In accordance with the present invention, a superior insulating dual fluted shape is provided that consists of two parallel one-piece webs of material each with deep adjacent arcuate flutes connected to one another directly by parallel strips without any intermediate layers of material.
The large radius deep arcuate flutes act to direct light in an infinite number of directions over an arc of substantially 180 degrees around each flute. This provides a far greater insulating characteristic for the resulting composite shade over heretofore known accordion pleated flutes that have flat planar walls that direct and deflect light in only a single direction.
Other objects and advantages of the present invention will appear more clearly in the following detailed description.
FIG. 1 is a diagramatic side view of a pleating and joining machine according to the present invention, and;
FIG. 2 is a perspective view of a dual fluted shade in the expanded condition produced by the machine illustrated in FIG. 1.
Referring to the drawings and particularly FIG. 1, a pleating and joining machine 10 is illustrated according to the present invention that produces a deep arcuate fluted shade composite illustrated at 11 in FIG. 1 in partly completed form and as a completed shade 12 as illustrated in FIG. 2.
The machine 10 includes a pair of web flexible fabric material rollers 14 and 15 that respectively feed material to a pair of pleating and forming conveyors 17 and 18 that produce pleated webs 20 and 21 that are joined together by parallel joining strips 24 by a sealing device 26 positioned between the conveyors 17 and 18.
The conveyors 17 and 18 each consist of a pair of cooperating endless chain conveyors 30 and 31 with the upper conveyors 31 carrying a plurality of annular tube-like forming bars 34 that cooperate with a plurality of staggered pointed forming racks 36 carried by lower conveyors 31.
The cooperation of the forming bars 34 and the forming racks 36 form the deep flutes in each of the material webs 20 and 21.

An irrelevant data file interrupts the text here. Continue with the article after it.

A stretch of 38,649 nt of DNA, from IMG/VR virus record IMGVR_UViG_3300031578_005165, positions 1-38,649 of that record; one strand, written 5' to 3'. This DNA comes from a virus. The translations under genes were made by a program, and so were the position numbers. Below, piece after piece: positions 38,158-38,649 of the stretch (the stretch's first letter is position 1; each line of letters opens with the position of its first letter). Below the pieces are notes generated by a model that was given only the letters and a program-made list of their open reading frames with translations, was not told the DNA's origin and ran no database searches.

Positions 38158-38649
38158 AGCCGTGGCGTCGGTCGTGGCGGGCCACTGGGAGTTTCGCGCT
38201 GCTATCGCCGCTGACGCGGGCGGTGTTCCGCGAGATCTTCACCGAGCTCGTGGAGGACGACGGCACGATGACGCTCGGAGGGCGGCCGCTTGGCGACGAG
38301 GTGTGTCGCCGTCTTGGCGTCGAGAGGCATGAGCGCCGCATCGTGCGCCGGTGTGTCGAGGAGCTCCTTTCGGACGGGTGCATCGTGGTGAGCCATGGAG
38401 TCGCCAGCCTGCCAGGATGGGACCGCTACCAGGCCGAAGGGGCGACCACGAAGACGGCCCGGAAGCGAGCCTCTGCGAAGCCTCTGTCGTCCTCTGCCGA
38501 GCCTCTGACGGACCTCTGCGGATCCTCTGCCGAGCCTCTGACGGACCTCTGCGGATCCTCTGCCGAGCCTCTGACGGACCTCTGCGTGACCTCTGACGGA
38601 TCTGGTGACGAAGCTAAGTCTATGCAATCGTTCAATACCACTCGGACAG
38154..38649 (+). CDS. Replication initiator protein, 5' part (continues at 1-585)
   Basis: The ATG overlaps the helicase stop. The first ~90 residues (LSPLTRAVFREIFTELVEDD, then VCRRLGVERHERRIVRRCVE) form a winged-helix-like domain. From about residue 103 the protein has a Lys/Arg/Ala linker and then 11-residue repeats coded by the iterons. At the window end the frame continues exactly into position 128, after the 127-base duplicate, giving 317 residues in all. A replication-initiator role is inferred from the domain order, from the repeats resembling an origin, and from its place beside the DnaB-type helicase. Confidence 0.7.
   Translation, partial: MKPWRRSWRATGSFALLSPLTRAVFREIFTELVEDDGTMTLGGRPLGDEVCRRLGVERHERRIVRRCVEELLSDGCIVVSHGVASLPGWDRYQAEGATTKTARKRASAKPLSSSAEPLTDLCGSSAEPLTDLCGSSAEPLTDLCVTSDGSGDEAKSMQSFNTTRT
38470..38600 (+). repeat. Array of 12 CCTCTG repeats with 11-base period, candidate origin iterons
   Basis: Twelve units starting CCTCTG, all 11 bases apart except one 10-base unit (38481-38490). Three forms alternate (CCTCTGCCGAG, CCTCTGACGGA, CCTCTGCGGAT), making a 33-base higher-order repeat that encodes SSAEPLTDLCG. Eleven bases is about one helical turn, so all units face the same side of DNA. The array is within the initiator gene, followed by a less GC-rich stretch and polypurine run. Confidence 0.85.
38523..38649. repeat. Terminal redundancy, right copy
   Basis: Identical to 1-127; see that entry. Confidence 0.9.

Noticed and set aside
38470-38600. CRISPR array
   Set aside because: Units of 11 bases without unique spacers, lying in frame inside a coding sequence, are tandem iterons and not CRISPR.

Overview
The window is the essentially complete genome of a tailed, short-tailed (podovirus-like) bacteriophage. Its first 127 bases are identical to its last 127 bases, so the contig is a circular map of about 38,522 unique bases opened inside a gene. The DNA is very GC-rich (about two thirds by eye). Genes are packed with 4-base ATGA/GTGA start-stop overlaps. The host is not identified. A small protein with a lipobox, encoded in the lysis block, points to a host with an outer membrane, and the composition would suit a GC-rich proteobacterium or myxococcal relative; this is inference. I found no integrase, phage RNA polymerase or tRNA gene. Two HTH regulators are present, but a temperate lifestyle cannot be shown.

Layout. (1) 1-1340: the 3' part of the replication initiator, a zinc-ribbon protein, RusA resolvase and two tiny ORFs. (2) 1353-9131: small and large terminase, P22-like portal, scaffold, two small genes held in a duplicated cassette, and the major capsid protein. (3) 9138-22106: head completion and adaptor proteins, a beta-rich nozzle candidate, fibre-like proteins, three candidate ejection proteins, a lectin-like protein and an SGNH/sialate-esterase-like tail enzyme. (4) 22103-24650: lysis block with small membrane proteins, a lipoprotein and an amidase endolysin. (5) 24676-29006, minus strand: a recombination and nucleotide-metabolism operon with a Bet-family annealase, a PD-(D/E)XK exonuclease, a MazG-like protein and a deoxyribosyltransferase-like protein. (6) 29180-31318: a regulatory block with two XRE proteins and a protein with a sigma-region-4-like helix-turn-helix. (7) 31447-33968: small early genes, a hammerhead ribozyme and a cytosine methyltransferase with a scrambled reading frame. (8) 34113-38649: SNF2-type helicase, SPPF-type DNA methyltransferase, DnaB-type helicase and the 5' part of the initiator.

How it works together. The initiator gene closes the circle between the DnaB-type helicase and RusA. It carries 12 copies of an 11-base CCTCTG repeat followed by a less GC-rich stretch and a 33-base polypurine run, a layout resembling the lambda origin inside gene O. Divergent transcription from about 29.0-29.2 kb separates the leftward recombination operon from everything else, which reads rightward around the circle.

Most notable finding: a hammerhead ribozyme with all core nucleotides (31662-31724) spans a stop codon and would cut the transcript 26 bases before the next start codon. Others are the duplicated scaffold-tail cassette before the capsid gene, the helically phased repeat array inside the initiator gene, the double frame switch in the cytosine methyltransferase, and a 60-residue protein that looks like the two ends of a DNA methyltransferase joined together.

The resulting cellular structure illustrated at 11 in FIG. 1 includes a plurality of cells 40 defined by first and second flutes 42 and 43 and top and bottom strips 44 and 45. Each of the flutes 42 and 43 consists of a large radius arcuate portion 48 having an axis 49 and substantially parallel flat leg portions 51 and 52 to which strips 44 and 45 are directly connected. Note that in the composite 11 illustrated in FIG. 1 that strip 44 is connected to the legs of the flutes in the cell immediately above cell 40.
An important aspect of the present invention is that the flutes are deeply formed to provide superior insulating characteristics and toward that end in its as formed condition illustrated in FIG. 1, the axes 49 of the arcuate portions 48 are spaced substantially from one another, although in the completed shade illustrated in FIG. 2, the flutes are not quite as deep when in a fully expanded condition or because of the additional weight of shade end members 60 and 61.
Note, however, that even in the weighted configuration illustrated in FIG. 2, that flutes 42 and 43 each have an arcuate extent of approximately 180 degrees when the shade is in a fully expanded condition.